Q: Is 1515 strong enough?
A: The Railcore is designed around panels that provide rigidity and strength. The extrusion (1515) is mainly to give something to bolt the sides and parts to. Open frames can be made very strong, but boxing them in increases their rigidity by at least an order of magnitude.
Long A: The side panels increase rigidity over inlet braces (diagonal bracing) by an order of magnitude. It’s nearly two orders of magnitude over an unbraced open frame.
To put this in perspective, going from 1515 to 2020 will likely increase your ultimate (failure) strength by ~1%, and your rigidity at the loads we’re talking about by much less, probably .5-.25%. The strength and rigidity of the open frame go up linearly with the cross section of the frame members, so 2020 isn’t quite twice (i.e, 225mm^2 vs 400mm^2) as rigid or strong in an open frame construction.
The only engineering math I can find about the relationship is in regard to constructing buildings.
The rigidity of the construct is the in plane rigidity of the panel material, with some reduction for mounting hole deformation. So the rigidity is the force it takes to make that rectangular panel of HDPE turn into a rhombus, with the ultimate strength limit being the tearout strength of the mounting holes and screws.
Q: Can I adapt it to 2020 extrusion?
A: The Railcore is open source, so you can take anything useful you want and re-use it. That said, this is not a simple undertaking; many parts have 7.5mm specifications for the 1515 extrusion. If we had known originally that 1515 was so hard to source overseas, we might have started with 2020, but we had no idea. Sorry.
Update: Several community members have done this. Check the Discord and ask around!
Q: Is that rail strong enough to hold the print carriage?
We did a LOT of testing and experimented with several means of additional support, with no change in print quality. Keep in mind that the rail is 9x12mm bar of hardened steel. This is roughly as rigid (perhaps more so) to the standard 2x8mm smooth rods used in typical 3d printers from a while back.
The vertical orientation of the carriage was to place the stiffest axis of the rail in line with the highest load. Since our accel is typically less than 1g, the lateral load will never reach the static vertical load, so it’s the best way to provide appropriate stiffness.
Q: Why is that bit of PTFE there between the Extruder and the hot end?
1) compact carriage footprint in X/Y. This way the rail can go through the ‘middle’ of the carriage structure.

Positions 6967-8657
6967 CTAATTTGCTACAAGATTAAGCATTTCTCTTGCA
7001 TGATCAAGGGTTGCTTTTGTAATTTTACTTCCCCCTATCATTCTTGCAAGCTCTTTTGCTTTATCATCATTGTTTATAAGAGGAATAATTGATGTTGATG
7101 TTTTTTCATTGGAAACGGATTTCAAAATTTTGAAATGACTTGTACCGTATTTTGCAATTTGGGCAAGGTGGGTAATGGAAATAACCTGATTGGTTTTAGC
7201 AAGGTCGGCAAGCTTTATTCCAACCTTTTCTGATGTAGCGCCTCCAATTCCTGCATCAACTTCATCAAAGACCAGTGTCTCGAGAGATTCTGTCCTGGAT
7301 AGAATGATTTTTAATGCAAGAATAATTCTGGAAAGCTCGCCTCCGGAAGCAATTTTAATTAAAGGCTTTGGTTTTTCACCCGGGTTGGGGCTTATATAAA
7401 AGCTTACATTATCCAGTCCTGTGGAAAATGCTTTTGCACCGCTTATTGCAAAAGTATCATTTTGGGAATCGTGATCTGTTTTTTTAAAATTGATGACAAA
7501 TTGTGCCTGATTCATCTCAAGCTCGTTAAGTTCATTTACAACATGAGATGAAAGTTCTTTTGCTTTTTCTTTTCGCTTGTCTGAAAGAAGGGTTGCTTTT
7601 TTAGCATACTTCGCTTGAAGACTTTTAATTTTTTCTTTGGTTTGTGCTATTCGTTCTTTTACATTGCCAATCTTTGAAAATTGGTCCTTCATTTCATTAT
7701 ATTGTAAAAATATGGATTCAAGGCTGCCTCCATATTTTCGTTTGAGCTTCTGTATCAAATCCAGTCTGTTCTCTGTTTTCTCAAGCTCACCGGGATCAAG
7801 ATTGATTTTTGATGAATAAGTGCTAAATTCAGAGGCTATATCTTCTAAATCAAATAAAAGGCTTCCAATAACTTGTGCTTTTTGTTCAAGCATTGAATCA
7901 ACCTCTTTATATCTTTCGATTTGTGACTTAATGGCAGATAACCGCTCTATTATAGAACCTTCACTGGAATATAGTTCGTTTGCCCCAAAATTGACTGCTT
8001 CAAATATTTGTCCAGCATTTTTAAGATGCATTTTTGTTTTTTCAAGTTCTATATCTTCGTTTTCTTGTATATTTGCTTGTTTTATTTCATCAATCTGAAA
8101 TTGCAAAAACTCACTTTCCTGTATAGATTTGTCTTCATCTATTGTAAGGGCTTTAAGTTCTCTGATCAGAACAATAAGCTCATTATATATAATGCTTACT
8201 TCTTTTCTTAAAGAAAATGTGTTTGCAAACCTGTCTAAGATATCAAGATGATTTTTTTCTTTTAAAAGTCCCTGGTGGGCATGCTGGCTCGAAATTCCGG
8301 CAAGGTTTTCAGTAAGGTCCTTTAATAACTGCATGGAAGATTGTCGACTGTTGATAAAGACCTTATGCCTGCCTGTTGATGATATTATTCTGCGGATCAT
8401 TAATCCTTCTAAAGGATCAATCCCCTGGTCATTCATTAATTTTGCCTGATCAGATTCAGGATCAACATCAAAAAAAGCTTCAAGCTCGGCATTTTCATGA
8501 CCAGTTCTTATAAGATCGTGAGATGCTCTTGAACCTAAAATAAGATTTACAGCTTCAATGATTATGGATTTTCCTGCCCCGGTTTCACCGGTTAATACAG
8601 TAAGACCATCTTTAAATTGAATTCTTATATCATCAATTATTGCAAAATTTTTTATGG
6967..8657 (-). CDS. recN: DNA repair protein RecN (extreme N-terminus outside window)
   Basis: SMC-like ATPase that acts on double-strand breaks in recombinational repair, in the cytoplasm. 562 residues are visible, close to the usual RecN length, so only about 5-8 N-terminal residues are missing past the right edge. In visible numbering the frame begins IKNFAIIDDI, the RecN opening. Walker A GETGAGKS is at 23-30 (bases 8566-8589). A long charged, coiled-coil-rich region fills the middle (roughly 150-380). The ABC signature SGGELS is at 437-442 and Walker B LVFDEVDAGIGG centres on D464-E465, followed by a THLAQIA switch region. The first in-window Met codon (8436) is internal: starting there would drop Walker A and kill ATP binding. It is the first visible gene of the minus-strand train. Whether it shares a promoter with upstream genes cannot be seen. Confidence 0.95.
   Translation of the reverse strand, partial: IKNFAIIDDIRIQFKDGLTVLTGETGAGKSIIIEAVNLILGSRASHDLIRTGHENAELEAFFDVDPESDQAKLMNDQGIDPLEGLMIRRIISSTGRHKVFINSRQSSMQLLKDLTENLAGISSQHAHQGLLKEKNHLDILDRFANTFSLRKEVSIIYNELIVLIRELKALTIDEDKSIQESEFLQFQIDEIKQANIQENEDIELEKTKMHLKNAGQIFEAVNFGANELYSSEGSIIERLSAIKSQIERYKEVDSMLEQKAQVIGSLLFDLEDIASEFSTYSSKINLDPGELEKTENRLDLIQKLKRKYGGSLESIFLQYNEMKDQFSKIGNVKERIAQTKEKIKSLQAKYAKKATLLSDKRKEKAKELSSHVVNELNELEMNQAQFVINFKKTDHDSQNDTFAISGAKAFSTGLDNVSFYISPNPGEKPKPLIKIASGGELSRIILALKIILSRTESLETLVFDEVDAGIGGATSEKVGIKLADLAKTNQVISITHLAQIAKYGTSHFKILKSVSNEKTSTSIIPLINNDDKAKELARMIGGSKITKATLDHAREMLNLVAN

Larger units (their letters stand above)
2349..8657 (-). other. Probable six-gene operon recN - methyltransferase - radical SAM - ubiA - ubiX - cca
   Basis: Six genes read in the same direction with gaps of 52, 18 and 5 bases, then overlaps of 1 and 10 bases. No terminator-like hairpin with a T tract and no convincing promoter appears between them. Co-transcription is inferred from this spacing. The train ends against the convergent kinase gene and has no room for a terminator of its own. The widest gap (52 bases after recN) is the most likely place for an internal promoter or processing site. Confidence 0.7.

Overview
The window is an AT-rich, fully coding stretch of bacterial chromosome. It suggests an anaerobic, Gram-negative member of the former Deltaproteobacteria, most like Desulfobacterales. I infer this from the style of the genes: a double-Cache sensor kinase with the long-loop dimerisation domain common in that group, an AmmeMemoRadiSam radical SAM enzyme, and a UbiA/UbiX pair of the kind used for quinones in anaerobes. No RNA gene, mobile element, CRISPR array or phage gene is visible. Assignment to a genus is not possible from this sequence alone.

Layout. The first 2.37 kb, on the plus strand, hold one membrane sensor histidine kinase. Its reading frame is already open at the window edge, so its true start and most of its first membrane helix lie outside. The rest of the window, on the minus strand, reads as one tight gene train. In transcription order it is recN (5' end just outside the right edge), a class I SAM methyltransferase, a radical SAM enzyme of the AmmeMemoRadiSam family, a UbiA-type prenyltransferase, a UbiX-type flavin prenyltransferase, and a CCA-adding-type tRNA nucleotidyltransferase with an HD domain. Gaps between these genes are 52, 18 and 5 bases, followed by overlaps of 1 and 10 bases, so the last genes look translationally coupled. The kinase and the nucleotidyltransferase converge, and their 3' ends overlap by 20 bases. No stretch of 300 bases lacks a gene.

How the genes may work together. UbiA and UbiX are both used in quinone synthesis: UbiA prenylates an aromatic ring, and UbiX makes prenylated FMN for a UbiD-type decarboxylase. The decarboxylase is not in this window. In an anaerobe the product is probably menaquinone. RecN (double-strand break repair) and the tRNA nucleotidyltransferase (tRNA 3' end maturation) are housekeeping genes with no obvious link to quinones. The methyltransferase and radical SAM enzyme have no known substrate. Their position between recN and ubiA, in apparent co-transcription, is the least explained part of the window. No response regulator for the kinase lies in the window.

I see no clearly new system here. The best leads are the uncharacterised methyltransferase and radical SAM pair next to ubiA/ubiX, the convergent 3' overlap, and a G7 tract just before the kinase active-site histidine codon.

2) Steve is constitutionally allergic to disassembling entire extruder and hot end structures for any filament jams that may happen along the way.
Q: Why are the rails vertical rather than horizontal?
Primarily space efficiency. We had noted that many CNC machines use the rails in the vertical orientation and we wanted to make the RailCore as space efficient as possible. The standalone Y rail is vertical to make the Y carriage more compact and to align the stiffest portion of the rail with the highest load.
Q: Why didn’t you make it Bowden? Doesn’t that defeat the entire purpose of CoreXY?
We’ve tested with Bowden and direct configurations at our normal printing speeds (~60-100mm/s), and found no difference in print quality. We felt that for most purposes, the direct extruder was a less troublesome solution.
That said, if you prefer a Bowden configuration, we made it simple to switch - it takes about five minutes to remove the extruder from the carriage, bolt it to the chassis, and move the filament guide tube to the “Bowden” position.
Q: Can I make an (insert giant size here) version?
Short A: yes, it’s open, download files and go crazy!
Long A: Probably not. To maintain the same performance and precision as you scale up becomes progressively more expensive per cc of build volume (if you maintain the same speed and precision). FEA in F360 suggests to me that building a 500^3 printer will be a significant engineering challenge, and much more expensive. CoreXY has long belts already - scaling up means either much wider belts - with the much higher tensions that entails - or abandoning the corexy mechanism.
You can do it with the same parts, but you’ll sacrifice speed and precision and fundamental robustness. Also, remember, all other things constant, build time goes up as the cube of the linear expansion :D